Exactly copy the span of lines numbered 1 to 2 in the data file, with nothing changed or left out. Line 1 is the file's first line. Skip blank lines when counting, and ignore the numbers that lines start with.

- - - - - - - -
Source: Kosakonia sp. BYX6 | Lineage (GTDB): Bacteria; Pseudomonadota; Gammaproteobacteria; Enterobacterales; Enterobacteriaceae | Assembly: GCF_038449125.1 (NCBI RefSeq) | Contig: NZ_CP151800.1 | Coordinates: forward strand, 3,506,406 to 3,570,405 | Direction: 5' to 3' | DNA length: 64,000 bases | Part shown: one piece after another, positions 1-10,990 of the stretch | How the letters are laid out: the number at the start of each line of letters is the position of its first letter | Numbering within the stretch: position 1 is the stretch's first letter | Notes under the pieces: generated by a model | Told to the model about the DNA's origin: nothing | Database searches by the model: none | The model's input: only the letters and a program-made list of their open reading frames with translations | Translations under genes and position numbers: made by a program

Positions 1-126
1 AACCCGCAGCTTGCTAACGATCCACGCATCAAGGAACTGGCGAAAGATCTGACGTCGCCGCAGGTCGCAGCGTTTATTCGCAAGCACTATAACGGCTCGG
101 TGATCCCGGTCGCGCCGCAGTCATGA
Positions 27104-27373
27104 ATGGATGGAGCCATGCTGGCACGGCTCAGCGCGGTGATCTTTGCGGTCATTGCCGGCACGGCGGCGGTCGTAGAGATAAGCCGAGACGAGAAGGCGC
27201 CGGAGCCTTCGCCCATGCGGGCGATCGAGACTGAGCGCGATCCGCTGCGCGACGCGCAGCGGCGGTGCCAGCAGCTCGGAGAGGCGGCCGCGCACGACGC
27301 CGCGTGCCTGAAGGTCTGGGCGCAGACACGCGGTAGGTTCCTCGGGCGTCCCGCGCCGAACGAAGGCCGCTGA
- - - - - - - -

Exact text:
Source: Kosakonia sp. BYX6 | Lineage (GTDB): Bacteria; Pseudomonadota; Gammaproteobacteria; Enterobacterales; Enterobacteriaceae | Assembly: GCF_038449125.1 (NCBI RefSeq) | Contig: NZ_CP151800.1 | Coordinates: forward strand, 3,506,406 to 3,570,405 | Direction: 5' to 3' | DNA length: 64,000 bases | Part shown: one piece after another, positions 1-10,990 of the stretch | How the letters are laid out: the number at the start of each line of letters is the position of its first letter | Numbering within the stretch: position 1 is the stretch's first letter | Notes under the pieces: generated by a model | Told to the model about the DNA's origin: nothing | Database searches by the model: none | The model's input: only the letters and a program-made list of their open reading frames with translations | Translations under genes and position numbers: made by a program

Positions 1-126